Downtown Brooklyn's 2004 rezoning was meant to encourage both residential and commercial development, but most developers opted for the former. After all, there's a lot more money to be made in luxury rentals and high-rise condos. But the result is a commercial district running really low on office space. According to the Journal, the area's office vacancy rate sank to 7.8 percent in Q2 2013, down from 12.4 percent during the same period last year. The Downtown Brooklyn Partnership is trying to create new office space by working with landlords on and around the Fulton Mall, where many two- and three-story buildings have empty upper floors. The partnership wants to lease these vacant floors, renovate them, and then sublease them to start-up companies. The plan is
similar, but unrelated to, an initiative part of the Brooklyn Tech Triangle Strategic Plan.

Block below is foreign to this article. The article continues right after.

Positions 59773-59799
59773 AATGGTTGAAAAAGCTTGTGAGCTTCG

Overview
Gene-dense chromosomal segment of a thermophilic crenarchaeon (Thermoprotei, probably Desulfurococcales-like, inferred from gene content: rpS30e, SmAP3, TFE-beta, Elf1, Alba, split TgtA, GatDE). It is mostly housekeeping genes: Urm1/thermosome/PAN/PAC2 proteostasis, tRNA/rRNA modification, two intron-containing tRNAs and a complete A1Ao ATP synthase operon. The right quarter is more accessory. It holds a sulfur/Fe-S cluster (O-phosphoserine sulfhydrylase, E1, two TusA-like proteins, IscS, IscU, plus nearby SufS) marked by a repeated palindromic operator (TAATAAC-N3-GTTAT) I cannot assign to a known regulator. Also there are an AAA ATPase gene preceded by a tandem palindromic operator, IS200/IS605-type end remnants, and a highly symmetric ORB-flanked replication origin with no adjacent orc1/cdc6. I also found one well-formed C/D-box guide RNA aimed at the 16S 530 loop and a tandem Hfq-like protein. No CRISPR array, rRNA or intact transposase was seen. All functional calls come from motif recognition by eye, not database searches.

Tucker Reed, the president of the partnership, told the Journal, the initiative is two-fold: to create new office space and "show landlords that it's worth the trouble" to convert these empty spaces. "We're hoping it gives the landlords confidence to go out and do it themselves," said Reed. The program is funded by a $1.43 million grant from the city's Economic Development Corporation, and the partnership has approached about half a dozen building owners, including the landlord of 446 Fulton Street, where Kay Jewelers is located. The two parties are currently negotiating a deal to convert the 5,000-square-feet of empty space on the building's upper three floors.
UPDATE: A previous version of this story reported that the Downtown Brooklyn Partnership's plan was not part of the Brooklyn Tech Triangle Strategic Plan when it fact it is. Curbed regrets the error.
· Looking Up in Brooklyn [WSJ]